Two Poems by Jack Powers

A Little Red

Aunt Pauline started painting in her sixties
little watercolors of beach scenes and roses
matted and framed on her kitchen walls.
Her football-coach husband seemed mystified
at her sudden secret life. Each Tuesday
she packed her paints and set off for class
with 80-something, Mitch Kells, the watercolor king
of Englewood, New Jersey. Put a little red,
he’d say, in each painting, and she’d comply.
Each week a new picture was framed and hung
soon covering the dining room, the living room,
even the basement man cave – a little red in each.

At Mitch’s funeral, she put a red ribbon in his casket.
She’s an artist, her husband said. I never knew.

Rejoice in the Cat

Writing about cats will cast me as crazy.
Smart’s paean to God and Jeoffry was a prayer
penned in an asylum cell. All the women
I know say they fear becoming cat ladies. And
Broadway aside (or is it proof?) Eliot’s cat
fetish is a cat box mystery to me. Still,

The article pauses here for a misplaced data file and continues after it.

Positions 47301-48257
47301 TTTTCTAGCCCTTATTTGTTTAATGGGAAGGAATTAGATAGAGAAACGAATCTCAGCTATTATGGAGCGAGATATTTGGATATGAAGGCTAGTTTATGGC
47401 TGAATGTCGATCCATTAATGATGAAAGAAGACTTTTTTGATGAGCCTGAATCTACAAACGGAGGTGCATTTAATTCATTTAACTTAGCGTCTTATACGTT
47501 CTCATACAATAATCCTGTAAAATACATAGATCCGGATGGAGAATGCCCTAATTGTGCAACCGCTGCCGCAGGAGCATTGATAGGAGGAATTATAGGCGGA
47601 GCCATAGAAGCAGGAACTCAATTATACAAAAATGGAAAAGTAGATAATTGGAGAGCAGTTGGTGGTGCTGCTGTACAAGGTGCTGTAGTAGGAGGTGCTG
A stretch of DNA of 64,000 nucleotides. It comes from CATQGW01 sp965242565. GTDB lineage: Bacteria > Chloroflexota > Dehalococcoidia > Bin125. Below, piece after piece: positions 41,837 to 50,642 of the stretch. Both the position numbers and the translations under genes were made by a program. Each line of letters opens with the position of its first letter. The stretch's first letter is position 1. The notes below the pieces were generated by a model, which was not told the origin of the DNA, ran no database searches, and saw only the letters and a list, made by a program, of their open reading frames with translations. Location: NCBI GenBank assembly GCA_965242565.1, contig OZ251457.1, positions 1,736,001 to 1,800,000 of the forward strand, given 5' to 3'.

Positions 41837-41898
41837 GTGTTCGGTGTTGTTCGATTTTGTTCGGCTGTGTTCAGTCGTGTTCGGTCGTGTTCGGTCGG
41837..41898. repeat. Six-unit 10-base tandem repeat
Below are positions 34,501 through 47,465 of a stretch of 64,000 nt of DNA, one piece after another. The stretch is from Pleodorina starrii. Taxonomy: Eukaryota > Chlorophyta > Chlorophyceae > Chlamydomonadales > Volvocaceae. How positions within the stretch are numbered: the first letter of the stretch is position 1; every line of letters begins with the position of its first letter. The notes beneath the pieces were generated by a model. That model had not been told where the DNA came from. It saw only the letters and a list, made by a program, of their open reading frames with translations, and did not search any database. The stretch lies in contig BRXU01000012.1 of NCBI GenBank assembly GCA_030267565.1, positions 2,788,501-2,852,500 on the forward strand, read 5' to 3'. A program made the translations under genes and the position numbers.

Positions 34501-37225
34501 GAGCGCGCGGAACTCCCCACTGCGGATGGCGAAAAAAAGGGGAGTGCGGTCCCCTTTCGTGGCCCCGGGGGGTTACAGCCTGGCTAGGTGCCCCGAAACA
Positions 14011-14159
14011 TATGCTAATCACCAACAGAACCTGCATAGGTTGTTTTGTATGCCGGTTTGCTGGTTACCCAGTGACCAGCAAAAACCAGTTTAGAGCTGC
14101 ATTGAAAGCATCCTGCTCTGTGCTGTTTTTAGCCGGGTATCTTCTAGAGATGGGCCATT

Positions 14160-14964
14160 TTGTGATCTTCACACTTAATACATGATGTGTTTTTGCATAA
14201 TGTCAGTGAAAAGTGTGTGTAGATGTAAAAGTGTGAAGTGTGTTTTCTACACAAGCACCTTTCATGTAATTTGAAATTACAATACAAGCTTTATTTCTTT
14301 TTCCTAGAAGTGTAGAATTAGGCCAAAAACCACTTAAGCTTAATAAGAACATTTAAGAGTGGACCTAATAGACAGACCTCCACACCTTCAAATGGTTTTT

consider my cat George, every-day named,
servant to no one, sixteen, who shares my birthday,
thinning ragamuffin, begging to be lifted to his bowl.
Now sitting before me on the table licking white paws
then waiting for my scratch under his jaw, his chin,
settling into a soft purr, haunched, fur a little ragged.

He steps back, kneads, licks a paw absently.
I smile, reminded, it’s not just about me.


Jack Powers is the author of Everybody’s Vaguely Familiar. His poems have appeared in The Southern Review, The Cortland Review, Poet Lore and elsewhere. He recently retired after teaching special education for 38 years. Visit his website:

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